Draymond Green is known for throwing groin shots at opponents, and during Sunday's game between the Golden State Warriors and Cleveland Cavaliers, he found himself in pain after being hit in the groin.
During a rebound battle with Jarrett Allen at the start of the game, Green was accidentally hit in the groin by Allen's swinging kick. It took Green some time to recover, and fans believe it may have been karma.
Despite being hit in the groin, Green continued to play.
History of groin shots
Over the years, Green has been involved in several groin shots. One of the most infamous incidents occurred during Game 3 of the 2016 Western Conference Finals between the Warriors and the Oklahoma City Thunder. Green kicked Steven Adams in the groin while attempting to score over Steven Adams and lose possession.
Adams was kicked in the groin by Green twice in that series. Green was not ejected from the game, but was called for a first-degree malicious foul, which was later upgraded to a second-degree malicious foul, and was fined $25,000 dollars.
Adams described the pain as "the absolute worst" and said he "hated it more than the KD (Kevin Durant) thing". Green insists the groin shot was unintentional.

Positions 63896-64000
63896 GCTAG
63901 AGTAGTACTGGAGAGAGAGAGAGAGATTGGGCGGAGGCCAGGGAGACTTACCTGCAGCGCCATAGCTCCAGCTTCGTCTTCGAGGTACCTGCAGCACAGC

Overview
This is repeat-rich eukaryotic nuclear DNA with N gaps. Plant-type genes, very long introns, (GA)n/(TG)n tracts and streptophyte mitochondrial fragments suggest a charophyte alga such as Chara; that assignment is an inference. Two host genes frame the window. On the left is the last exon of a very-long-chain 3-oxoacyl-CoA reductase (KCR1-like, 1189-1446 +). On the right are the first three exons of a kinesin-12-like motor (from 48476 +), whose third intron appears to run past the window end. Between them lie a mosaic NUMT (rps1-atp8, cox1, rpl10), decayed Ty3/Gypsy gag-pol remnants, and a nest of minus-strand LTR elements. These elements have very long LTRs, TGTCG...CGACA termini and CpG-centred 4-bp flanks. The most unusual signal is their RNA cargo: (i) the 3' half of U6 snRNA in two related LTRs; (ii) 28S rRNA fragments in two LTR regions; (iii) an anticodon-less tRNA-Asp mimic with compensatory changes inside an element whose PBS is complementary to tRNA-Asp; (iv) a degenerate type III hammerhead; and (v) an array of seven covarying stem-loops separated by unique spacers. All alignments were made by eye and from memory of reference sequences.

Karma or coincidence?
Green's groin shot on Sunday sparked a discussion about "karma" and whether players are justified in attacking an opponent's groin. Some believe the incidents are intentional and deserve harsher penalties, while others believe they are unintentional accidents.
Regardless of intent, hitting the groin is a serious matter that can lead to severe pain and injury. Players should be mindful of their behavior and avoid putting their opponents at risk.
The NBA has taken steps to address the issue of shots to the groin by implementing stricter rules and penalties. However, more needs to be done to prevent these incidents from occurring. Players, coaches and the league must work together to create a culture of respect and sportsmanship on the court.